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Lawsuit Side Effect A Bad Reputation

September 16, 2008
Related Topics: Wages and Hours, Policies and Procedures, Featured Article
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The seven-, eight- and even nine-figure jury awards and settlements paid out by employers in lunch-break-related wage and hour lawsuits are only one part of the cost, experts warn.

They say highly publicized allegations of employee mistreatment can tarnish a company’s reputation with consumers, damage its employment brand and diminish the company’s value in the eyes of investors.

"The reputational risk is real," says Tim Smith, senior vice president of Walden Asset Management, a Boston-based firm that specializes in sustainable, socially responsible investments. "A company that doesn’t deal with the public directly isn’t as vulnerable, but for a consumer-
oriented outfit like a big retailer, these sorts of charges can be troubling."

Some of the consumer-brand damage may be self-inflicted; experts say that employees unhappy over what they perceive as unfair treatment are less likely to provide good customer service. "That ill feeling becomes part of your image," says labor law attorney Reuben Guttman, who is representing meatpacking plant workers in a wage and hour suit against Tyson Foods.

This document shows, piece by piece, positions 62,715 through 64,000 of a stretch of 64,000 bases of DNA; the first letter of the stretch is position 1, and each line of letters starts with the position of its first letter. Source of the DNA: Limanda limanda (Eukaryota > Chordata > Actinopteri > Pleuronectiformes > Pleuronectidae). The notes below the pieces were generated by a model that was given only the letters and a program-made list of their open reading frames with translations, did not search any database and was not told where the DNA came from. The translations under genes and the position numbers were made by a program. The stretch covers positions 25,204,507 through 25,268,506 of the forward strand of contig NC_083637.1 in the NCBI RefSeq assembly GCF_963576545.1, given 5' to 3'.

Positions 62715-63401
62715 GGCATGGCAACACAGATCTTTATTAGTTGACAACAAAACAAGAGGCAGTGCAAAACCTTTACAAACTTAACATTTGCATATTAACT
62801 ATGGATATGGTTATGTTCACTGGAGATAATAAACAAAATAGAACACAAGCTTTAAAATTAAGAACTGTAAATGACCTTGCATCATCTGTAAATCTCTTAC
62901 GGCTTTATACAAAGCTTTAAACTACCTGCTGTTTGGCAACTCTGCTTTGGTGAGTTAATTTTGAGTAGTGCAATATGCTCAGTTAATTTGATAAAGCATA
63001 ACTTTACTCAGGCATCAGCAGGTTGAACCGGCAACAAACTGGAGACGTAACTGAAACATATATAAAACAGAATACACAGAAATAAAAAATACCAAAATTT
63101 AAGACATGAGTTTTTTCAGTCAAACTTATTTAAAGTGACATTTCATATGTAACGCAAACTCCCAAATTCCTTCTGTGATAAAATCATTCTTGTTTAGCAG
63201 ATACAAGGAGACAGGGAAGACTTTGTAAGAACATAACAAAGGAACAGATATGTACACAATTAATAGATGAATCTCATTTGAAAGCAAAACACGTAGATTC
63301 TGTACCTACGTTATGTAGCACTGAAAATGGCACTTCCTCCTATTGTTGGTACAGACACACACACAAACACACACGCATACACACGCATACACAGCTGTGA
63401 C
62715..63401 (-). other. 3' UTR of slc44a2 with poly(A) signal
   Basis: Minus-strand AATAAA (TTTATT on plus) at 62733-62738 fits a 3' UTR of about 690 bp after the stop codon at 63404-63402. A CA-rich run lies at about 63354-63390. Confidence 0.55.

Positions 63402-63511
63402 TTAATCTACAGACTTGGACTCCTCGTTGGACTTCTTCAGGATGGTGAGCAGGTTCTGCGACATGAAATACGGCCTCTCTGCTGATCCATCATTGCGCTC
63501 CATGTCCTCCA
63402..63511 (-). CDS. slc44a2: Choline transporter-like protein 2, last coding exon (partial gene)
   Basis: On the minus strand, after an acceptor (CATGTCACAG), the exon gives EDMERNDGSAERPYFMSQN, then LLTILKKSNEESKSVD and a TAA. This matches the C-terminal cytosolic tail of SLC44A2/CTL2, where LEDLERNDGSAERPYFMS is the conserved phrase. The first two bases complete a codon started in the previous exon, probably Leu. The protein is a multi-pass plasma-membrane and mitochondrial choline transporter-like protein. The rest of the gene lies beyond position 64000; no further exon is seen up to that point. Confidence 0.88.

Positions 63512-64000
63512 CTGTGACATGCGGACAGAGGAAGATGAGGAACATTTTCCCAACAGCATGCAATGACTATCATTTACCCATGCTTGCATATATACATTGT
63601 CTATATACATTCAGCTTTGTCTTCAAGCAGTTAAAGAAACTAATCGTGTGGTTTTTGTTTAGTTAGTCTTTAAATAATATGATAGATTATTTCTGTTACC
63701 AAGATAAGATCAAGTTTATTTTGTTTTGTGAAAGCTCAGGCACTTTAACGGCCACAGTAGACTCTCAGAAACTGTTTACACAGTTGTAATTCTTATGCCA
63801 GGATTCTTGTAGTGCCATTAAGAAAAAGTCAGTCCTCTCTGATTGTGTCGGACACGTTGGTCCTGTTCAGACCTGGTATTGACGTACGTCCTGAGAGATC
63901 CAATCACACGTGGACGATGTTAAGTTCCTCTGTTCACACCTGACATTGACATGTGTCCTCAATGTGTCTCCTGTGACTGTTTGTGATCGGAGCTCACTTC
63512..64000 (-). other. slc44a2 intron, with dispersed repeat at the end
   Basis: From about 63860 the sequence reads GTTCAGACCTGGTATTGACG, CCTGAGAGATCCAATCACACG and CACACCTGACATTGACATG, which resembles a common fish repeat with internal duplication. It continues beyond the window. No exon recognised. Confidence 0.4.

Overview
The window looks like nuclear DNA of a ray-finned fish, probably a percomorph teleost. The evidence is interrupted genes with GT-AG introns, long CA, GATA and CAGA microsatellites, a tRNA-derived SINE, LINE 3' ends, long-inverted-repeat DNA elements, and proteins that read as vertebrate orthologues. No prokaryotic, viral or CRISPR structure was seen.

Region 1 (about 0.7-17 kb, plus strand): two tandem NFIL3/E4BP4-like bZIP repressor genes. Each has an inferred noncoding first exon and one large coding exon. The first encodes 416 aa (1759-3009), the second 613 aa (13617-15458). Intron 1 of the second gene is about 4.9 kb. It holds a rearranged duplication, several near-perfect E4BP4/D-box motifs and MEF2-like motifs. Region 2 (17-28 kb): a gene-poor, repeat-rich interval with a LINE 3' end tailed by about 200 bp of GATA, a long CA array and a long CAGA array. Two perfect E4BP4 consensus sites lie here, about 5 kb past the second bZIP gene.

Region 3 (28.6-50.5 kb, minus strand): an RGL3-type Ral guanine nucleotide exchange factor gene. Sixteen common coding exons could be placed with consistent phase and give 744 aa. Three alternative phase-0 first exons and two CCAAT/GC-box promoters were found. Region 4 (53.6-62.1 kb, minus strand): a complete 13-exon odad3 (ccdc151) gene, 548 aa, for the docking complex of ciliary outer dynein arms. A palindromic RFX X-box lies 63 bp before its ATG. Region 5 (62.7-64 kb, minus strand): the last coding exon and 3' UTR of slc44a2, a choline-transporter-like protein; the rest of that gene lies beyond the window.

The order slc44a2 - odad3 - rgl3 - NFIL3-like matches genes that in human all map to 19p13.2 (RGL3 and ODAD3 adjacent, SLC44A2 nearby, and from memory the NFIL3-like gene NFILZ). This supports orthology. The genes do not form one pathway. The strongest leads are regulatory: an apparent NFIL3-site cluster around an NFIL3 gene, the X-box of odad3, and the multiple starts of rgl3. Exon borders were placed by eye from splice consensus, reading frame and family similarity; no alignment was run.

"In the old way of thinking, employees were viewed as an expense. ... But today, sustainable investors are seeing that as shortsighted and problematic."
—Tim Smith, senior vice president, Walden Asset Management

Wage and hour lawsuits can cripple talent acquisition as well, says recruiting and HR consultant Peter Weddle, publisher of the Weddle’s guides to employment-related Web sites.

"Some think your employment brand is a jingle or a slogan or a formal branding statement, but what’s equally important is what people say about an organization and what it’s like to work there," he says. "It’s absolutely guaranteed that one of these situations will degrade the employment brand, because it says something negative to potential hires about the leadership values and priorities of an organization."

Increasingly, investors are tuned in to such disputes and what they reveal about corporate governance, Smith says.

"More and more, they look at ESG [ethics, sustainability and governance] issues as part of fiduciary responsibility," he explains. "In the old way of thinking, employees were viewed as an expense, something you try to get as much work out of for as little money as possible. Companies might have assumed that investors wanted them to squeeze workers. But today, sustainable investors are seeing that as shortsighted and problematic.

"They want companies that see the workforce as a resource, as an asset on the balance sheet rather than a cost."

Workforce Management, September 8, 2008, p. 46 -- Subscribe Now!

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